By this time, I had grown more confident. I took to social media with no abandon and I met MORE. In the following months, I helped fellow MOREista Patrick, who is in the gen ed school in my building, write up a proposal for our two schools by providing him all the information needed for my school so that we could become a combined Community Learning School. We got accepted!! My admins have been very hands off on this new adventure and they just recently said that they are trusting me with this and are basically giving me free reign. Also throughout  this time, Fran S from UFT was also a driving force to help our school and would advise me when I needed to write something up and who to contact.

Over the summer, I was out of commision because of ankle surgery, however, I was still strong on social media. I still read, still got angry, and I did my own kind of protesting from my comfy chair. Once I was able to walk again, I did not stop and I have had my hands in many things. With the knowledge of how to organize people and how to make social media very useful, I never stopped. I created a daily online paper that collected top public education and political stories. I wrote some blogs. I wanted everyone to wake up and know what it is going on.There are too many complacent people out there, too many people not know what’s going on or simply not caring. It has become my mission to educate others, to mobilize, to organize and of course agitate. I am not above hijacking a hashtag to get the truth out there. I did so with #DontStealPossible when that came out and I have no problem sending out hundreds of tweets out daily. It is truly important to have conversations with everybody in your school and in your community.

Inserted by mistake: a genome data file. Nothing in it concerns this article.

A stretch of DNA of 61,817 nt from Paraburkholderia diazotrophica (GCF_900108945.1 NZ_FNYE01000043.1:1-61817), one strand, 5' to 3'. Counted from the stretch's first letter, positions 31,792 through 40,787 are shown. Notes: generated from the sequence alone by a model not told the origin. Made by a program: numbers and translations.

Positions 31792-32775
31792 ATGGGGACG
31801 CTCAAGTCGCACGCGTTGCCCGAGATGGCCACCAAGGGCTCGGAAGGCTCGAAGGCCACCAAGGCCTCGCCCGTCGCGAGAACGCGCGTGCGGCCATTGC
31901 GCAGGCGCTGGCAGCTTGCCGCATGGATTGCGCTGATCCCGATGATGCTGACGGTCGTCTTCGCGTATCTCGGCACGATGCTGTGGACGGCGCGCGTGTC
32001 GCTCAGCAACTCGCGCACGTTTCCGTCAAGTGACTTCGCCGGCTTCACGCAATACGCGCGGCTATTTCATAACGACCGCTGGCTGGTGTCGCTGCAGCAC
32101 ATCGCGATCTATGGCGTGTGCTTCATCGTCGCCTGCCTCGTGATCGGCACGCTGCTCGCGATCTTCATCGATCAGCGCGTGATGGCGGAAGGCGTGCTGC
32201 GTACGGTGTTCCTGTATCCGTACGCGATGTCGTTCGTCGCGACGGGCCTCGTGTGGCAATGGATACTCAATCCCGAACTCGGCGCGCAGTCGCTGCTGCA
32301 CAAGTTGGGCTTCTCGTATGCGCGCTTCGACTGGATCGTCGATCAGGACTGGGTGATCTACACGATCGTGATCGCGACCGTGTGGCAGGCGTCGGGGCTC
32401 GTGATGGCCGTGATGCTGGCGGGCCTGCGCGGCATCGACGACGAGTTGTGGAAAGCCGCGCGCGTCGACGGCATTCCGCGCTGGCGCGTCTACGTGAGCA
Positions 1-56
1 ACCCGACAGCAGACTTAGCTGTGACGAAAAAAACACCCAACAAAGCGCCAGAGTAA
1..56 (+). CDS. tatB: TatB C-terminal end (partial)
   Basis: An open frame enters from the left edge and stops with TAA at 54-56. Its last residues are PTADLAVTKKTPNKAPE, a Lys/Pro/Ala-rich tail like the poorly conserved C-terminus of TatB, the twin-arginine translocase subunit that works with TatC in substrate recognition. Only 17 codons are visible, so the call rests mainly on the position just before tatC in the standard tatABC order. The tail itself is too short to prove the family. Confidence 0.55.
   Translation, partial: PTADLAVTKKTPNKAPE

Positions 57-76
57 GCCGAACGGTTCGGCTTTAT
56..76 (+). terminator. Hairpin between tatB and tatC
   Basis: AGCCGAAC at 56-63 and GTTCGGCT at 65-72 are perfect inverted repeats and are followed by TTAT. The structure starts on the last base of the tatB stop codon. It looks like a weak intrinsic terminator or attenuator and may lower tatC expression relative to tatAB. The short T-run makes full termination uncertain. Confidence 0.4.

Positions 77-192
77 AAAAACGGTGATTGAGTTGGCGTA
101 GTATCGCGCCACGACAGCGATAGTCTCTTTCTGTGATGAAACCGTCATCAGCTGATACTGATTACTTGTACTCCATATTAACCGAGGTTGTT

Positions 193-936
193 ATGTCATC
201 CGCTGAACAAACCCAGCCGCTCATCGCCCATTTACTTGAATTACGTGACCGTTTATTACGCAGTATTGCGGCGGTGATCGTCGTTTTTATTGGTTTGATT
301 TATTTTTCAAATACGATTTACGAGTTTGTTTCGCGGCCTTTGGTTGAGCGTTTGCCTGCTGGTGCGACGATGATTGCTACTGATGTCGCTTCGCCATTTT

This past year, I have come alive. Not only have I completely changed as a person, but all of this activism has revitalized me as a teacher. I have always loved being a teacher but knowing that I am also fighting for my students has given me the energy, the excitement, and desire to do more. My voice does matter and I encourage all of you to think about this and be loud and proud.

I will conclude with this. My journey over the past year will be one I will never forget. I have made many friends in several organizations including AQE, and as a “thank you” for all of the work they have done for me and my school, I pay it forward and assist them on issues that they are involved in that I too believe in. I have and will continue to march, rally, and protest. I will continue to use social media to the best of my abilities and I will continue to be at events with elected officials and get the truth out there. I will work hard to make my school an amazing Community Learning School, I will continue to be there for my school staff in any way I can be and I will keep fighting for my kids. I am a very passionate person when I believe in something and I believe it shows. I will never forget what Maria from AQE, Noah Gotbaum, and Fran S., did for me in helping to create the activist I am today. I will continue to speak up and speak out.  I will also forever be grateful to MORE for allowing me to grow with them and to fight alongside of them. We have lots of work to do and I am not going anywhere! I am far from being done yet and our battles are many.

Now, I know I have touched many nerves over my journey such as those in Success Academy, Families For Excellent Schools, and moaning Mona Davids and her puppet Sam, and that makes me VERY happy. To me that means I am doing something right. Everyone reading this little blog piece is powerful. Tap into that power, and give ‘em hell!!!

 

What is your #WhyImTeacherActivist story?

Submit your story to more@morecaucusnyc.org

In Solidarity!

 

 

"the only tired I was, was tired of giving in Rosa Parks"

Words to live by from Rosa Parks